Walking through the neighborhood, Keigo, on occasion, would see…people. But sometimes they were funny-looking. The black kimonos they all seemed to wear were fine, but most of them carried swords, katanas, or other weapons. And they could fly. Sometimes bright lights, brighter than the sun it seemed, erupted from the weapons they brandished.

Every now and then, when Keigo was out for a walk, he would stop to watch these flying people. He would just stand in the middle of the sidewalk, staring up at the sky. He would remain like that for more than an hour at times, completely captivated. Those people attacked the screaming creatures with their weapons, sometimes so violently that the creatures would spurt incredible amounts of brackish blood before vanishing into thin air. Keigo didn't really like that part, because he could hear the sounds of the swords slicing into (flesh, would that be the right word?). It was always the same, a distant thock-ing sound that was far too loud.

Usually the black-clad people would win, but sometimes they didn't. Occasionally they would get swatted like flies, falling from the sky and crashing to the earth somewhere nearby. Then Keigo would hurry inside, locking all of the doors and shutting the windows so the giant roaring thing wouldn't get him too.


"Nee-san, I'm home," Keigo called as he opened the door to his apartment. Luckily the rain had just begun to fall, and he'd made it home in time without getting an extra shower incorporated into his daily schedule.

"I got you those cookies that you wa—"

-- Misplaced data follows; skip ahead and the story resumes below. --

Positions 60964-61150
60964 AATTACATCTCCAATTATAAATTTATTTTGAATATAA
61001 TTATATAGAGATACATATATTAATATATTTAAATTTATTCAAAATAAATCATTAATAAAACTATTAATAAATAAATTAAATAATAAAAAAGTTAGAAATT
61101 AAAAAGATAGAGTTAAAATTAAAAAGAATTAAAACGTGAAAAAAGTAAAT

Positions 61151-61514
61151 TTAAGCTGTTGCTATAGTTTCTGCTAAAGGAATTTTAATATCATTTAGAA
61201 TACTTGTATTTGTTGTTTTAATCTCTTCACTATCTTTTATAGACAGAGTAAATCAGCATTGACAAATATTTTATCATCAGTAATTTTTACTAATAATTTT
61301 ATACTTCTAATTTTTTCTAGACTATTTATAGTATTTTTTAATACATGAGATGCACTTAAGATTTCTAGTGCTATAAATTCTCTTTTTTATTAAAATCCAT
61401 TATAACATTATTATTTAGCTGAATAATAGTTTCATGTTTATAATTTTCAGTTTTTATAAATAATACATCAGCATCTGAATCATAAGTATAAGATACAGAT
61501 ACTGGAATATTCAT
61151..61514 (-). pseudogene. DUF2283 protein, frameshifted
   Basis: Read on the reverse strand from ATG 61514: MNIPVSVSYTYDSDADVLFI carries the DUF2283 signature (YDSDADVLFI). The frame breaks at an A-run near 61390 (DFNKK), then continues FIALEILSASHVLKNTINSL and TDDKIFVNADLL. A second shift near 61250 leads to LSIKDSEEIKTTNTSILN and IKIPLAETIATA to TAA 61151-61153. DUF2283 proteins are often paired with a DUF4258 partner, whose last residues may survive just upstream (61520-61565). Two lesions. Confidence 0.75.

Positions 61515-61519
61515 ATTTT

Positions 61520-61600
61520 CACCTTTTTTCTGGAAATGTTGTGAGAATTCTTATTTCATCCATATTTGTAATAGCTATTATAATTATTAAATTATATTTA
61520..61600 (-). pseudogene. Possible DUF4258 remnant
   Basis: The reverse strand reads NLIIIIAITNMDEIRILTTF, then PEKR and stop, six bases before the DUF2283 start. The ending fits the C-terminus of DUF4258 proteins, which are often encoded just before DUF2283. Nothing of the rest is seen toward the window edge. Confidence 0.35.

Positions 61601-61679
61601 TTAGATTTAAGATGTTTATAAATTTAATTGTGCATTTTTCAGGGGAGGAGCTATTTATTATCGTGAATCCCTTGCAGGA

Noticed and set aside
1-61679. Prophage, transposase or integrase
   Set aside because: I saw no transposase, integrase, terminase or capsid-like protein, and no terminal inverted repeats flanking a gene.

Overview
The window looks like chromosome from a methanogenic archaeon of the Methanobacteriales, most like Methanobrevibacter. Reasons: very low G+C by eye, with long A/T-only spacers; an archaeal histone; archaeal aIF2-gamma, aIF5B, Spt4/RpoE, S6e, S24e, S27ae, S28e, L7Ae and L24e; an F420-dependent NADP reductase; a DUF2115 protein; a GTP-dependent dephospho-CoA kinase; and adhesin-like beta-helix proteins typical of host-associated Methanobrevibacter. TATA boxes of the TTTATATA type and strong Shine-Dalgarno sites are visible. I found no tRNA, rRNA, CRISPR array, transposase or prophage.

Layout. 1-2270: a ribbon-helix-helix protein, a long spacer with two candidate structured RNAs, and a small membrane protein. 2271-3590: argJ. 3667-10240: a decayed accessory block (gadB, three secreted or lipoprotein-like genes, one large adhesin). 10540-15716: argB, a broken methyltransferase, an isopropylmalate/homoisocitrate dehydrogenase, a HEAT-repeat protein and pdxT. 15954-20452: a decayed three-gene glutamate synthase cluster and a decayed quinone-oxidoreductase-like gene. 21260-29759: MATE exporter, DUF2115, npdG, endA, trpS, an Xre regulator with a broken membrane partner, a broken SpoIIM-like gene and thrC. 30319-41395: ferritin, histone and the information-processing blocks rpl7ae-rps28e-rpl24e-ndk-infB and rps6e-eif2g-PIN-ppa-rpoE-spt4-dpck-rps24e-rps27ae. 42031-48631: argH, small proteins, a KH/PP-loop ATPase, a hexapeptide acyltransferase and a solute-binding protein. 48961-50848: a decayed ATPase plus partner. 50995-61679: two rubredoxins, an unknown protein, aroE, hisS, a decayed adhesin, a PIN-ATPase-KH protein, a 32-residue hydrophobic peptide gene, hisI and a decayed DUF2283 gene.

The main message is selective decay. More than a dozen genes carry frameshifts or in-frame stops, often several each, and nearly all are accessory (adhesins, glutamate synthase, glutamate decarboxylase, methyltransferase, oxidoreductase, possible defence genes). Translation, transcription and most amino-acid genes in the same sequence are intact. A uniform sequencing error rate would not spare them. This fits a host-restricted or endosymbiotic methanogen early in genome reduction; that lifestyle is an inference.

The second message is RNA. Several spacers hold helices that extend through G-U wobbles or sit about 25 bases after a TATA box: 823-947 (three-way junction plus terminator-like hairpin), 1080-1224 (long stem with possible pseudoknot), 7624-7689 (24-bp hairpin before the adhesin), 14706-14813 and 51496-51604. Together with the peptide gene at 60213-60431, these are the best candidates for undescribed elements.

"Geez, took you long enough!"

He sighed, dropped the bag of groceries in the kitchen, and slinked off to do his homework. That evening the rain escalated into a downpour, beating on the roof of the building indignantly. To Keigo it sounded like scraping claws. There was plenty of thunder too, but at times he couldn't tell if it was thunder or a roar coming from some leviathan in the sky that only he could see, if he dared look outside his window.


In the morning, Keigo set off for school like he always did. If there had been any rain the night before, the only indications of it were the puddles everywhere and that fresh, damp smell in the air. Slinging his backpack nonchalantly over one shoulder and stepping over one of these puddles, Keigo rounded the corner at the end of his street.

A metal pole had been broken in half, he saw, and the aluminum sign that normally capped it lay facedown in the wet grass some feet away. The pole looked as if it had been ripped… or even bitten off. Keigo paused, bent down, and lifted the sign. WARNING: NEIGHBORHOOD WATCH. We look out for each other!

Keigo dropped the sign in the grass, wiped his fingers on his pants, and continued on his way.